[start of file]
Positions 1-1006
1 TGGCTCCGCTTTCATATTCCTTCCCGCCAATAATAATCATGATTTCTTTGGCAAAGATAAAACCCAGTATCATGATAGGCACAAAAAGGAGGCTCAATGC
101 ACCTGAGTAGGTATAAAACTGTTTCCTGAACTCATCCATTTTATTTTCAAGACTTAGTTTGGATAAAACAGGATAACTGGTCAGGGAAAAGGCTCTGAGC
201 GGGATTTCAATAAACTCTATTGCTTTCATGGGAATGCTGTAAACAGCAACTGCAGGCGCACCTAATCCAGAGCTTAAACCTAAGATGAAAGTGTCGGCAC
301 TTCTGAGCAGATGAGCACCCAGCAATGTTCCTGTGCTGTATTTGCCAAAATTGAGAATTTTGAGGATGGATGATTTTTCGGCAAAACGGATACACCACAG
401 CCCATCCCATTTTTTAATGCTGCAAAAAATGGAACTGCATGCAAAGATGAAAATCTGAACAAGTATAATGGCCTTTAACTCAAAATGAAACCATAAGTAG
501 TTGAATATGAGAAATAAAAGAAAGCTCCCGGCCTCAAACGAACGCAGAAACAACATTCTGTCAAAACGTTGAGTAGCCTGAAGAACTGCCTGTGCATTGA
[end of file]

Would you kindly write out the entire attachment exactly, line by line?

Positions 1-1006
1 TGGCTCCGCTTTCATATTCCTTCCCGCCAATAATAATCATGATTTCTTTGGCAAAGATAAAACCCAGTATCATGATAGGCACAAAAAGGAGGCTCAATGC
101 ACCTGAGTAGGTATAAAACTGTTTCCTGAACTCATCCATTTTATTTTCAAGACTTAGTTTGGATAAAACAGGATAACTGGTCAGGGAAAAGGCTCTGAGC
201 GGGATTTCAATAAACTCTATTGCTTTCATGGGAATGCTGTAAACAGCAACTGCAGGCGCACCTAATCCAGAGCTTAAACCTAAGATGAAAGTGTCGGCAC
301 TTCTGAGCAGATGAGCACCCAGCAATGTTCCTGTGCTGTATTTGCCAAAATTGAGAATTTTGAGGATGGATGATTTTTCGGCAAAACGGATACACCACAG
401 CCCATCCCATTTTTTAATGCTGCAAAAAATGGAACTGCATGCAAAGATGAAAATCTGAACAAGTATAATGGCCTTTAACTCAAAATGAAACCATAAGTAG
501 TTGAATATGAGAAATAAAAGAAAGCTCCCGGCCTCAAACGAACGCAGAAACAACATTCTGTCAAAACGTTGAGTAGCCTGAAGAACTGCCTGTGCATTGA